An appeals court said the SEC failed to adequately consider the rule’s effect on “efficiency, competition and capital formation.” Denied a blanket rule, investors began a company-by-company drive to put approval of proxy access on shareholder ballots.
Whole Foods countered McRitchie’s SEC-based proposal with a plan to allow proxy access if 9 percent of shares were held for five years. The SEC staff allowed Whole Foods to reject McRitchie to avoid a conflict with the company proposal.
Overruling the staff, the SEC chairwoman, White, called for a review of the policy that lets the company proposal prevail when there is a conflict. Most think her action means companies cannot replace a shareowner proxy access proposal with their own plan.
New York City Comptroller Scott Stringer, backed by a $160 billion pension fund portfolio, has filed 3-and-3 proxy access proposals at 75 companies. Some companies have voluntarily allowed proxy access, notably General Electric this month.
“So far we have tracked well over 100 companies where this is going to come to a vote,” Simpson told the CalPERS board. “So I think this is going to be the issue of the season.”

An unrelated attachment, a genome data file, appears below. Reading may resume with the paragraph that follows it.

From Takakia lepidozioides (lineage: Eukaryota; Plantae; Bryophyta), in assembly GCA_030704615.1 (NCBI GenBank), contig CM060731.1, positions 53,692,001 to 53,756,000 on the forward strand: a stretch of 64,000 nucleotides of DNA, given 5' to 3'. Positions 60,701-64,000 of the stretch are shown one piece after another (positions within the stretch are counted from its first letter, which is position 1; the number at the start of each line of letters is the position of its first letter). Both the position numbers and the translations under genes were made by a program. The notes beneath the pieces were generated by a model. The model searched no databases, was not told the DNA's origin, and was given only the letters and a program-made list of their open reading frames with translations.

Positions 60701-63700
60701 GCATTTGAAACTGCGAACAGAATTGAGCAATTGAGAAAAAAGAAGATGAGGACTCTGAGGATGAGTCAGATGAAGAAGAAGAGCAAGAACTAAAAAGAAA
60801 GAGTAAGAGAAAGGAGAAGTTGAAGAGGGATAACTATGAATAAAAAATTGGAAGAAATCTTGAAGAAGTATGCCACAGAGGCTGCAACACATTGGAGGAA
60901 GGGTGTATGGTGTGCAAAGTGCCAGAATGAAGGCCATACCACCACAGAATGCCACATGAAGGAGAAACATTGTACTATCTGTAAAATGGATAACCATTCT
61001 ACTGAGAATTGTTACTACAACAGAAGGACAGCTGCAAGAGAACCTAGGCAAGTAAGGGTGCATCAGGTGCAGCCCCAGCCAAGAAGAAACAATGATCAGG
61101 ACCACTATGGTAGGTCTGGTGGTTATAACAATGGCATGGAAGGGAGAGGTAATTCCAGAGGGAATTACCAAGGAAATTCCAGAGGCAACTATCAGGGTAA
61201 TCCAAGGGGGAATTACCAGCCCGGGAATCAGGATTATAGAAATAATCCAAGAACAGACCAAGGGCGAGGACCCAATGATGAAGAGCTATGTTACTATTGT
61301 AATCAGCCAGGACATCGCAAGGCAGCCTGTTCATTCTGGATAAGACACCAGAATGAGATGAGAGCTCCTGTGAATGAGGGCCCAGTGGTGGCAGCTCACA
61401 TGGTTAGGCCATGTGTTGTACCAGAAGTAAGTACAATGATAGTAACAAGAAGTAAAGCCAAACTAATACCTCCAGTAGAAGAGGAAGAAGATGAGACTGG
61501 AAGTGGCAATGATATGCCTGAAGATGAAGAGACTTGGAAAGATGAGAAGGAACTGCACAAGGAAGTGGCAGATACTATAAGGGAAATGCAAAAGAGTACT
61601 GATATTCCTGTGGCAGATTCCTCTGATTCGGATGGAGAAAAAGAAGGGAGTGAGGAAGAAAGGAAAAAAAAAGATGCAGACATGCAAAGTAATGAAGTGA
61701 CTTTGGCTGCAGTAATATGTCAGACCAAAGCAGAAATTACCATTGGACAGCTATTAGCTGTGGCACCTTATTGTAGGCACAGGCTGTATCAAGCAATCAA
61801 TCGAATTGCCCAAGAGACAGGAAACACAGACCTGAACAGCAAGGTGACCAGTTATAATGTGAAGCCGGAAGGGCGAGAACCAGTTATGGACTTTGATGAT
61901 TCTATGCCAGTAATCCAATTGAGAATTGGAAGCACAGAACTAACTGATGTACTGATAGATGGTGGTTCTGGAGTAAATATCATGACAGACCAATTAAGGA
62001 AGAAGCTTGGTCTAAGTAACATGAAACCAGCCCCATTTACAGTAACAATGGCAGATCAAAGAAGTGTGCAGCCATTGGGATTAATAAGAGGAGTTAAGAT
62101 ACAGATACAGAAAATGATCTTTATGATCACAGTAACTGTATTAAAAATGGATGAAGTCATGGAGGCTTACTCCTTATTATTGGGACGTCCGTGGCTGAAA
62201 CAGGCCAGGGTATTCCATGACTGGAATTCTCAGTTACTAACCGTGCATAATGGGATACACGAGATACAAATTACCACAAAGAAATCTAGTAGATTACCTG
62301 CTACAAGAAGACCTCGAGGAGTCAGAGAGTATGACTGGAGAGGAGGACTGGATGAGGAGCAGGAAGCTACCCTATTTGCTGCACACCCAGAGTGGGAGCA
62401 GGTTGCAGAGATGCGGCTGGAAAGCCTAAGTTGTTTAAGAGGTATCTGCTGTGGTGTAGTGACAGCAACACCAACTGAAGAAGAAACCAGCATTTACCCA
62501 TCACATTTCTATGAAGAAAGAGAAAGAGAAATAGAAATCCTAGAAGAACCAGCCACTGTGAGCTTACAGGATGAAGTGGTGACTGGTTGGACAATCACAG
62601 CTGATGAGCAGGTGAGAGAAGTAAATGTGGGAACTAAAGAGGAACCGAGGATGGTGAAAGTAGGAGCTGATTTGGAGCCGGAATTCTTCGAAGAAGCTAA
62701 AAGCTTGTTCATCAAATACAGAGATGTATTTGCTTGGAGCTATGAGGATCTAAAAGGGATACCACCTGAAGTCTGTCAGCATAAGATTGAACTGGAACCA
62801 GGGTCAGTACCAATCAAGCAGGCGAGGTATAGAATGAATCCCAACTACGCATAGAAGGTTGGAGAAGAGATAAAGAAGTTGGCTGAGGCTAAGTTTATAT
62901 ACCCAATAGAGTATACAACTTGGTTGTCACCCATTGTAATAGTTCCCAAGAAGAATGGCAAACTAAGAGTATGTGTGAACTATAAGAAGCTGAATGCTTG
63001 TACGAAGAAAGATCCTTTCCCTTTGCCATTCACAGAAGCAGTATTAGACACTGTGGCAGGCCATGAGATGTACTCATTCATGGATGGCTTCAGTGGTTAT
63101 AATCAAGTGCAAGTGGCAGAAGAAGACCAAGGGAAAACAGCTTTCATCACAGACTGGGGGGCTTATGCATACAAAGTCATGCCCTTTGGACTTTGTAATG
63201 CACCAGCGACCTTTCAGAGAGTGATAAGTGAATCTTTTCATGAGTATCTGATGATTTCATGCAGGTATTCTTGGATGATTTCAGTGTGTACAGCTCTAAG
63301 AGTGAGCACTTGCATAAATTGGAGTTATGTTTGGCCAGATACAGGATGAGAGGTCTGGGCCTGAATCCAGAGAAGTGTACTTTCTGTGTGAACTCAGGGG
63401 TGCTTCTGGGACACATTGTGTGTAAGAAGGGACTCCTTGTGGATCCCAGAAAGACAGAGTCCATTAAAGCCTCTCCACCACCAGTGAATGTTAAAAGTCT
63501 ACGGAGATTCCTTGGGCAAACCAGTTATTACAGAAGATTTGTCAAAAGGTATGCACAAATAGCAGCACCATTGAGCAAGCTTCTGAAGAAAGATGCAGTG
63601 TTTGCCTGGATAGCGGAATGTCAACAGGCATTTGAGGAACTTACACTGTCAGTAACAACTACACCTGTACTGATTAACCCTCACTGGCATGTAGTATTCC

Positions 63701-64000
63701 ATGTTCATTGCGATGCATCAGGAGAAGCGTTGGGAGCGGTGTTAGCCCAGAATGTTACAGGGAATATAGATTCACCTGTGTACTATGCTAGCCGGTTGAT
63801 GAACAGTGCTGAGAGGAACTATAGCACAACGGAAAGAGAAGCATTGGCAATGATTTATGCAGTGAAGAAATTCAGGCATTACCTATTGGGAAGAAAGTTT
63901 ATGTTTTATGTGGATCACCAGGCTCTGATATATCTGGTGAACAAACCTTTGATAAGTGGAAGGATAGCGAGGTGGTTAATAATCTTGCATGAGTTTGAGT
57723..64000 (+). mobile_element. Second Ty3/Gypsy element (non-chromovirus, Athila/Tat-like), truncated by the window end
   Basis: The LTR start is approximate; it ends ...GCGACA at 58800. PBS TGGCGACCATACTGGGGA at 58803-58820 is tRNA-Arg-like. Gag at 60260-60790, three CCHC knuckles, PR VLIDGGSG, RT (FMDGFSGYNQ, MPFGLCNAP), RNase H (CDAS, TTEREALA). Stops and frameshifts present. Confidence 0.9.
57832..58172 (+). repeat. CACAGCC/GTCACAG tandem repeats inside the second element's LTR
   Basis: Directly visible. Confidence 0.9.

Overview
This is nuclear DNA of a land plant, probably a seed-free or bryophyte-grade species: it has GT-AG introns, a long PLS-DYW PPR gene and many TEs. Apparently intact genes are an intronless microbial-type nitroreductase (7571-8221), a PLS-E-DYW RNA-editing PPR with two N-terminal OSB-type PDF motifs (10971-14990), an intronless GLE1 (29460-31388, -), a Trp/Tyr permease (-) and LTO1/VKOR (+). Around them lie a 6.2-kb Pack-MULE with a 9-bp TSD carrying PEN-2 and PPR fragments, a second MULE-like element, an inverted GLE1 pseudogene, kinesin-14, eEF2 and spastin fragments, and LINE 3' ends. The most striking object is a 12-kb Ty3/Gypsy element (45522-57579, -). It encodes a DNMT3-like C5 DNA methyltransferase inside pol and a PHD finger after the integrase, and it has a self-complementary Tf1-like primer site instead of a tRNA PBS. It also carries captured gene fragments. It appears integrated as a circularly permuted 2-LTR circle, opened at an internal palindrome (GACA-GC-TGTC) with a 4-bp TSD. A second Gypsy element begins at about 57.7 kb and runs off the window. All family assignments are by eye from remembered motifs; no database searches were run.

She gave the board a chart of proxy access proposal highlights listing 33 companies selected for being in the energy sector, 20 for having diversity issues and 19 for governance issues.
Whole Foods postponed a March 10 annual meeting, presumably to consider its next step. The upscale chain specializing in organic food has won environmental awards and last year was No. 44 on Fortune’s “100 Best Companies to Work For.”
McRitchie was on a panel last week at a SEC roundtable on proxy voting in Washington, D.C. Last August he urged the state worker 401(k) plan, Savings Plus, to report proxy votes by companies in its $10 billion investment fund.
“Currently we receive the information electronically on a quarterly basis,” Pat McConahay, a state Human Resources spokeswoman said last week. “We make it available for anyone who requests it. We are continuing to assess ways to make the information available online in a user-friendly way.”
Reporter Ed Mendel covered the Capitol in Sacramento for nearly three decades, most recently for the San Diego Union-Tribune. More stories are at Calpensions.com. Posted 23 Feb 15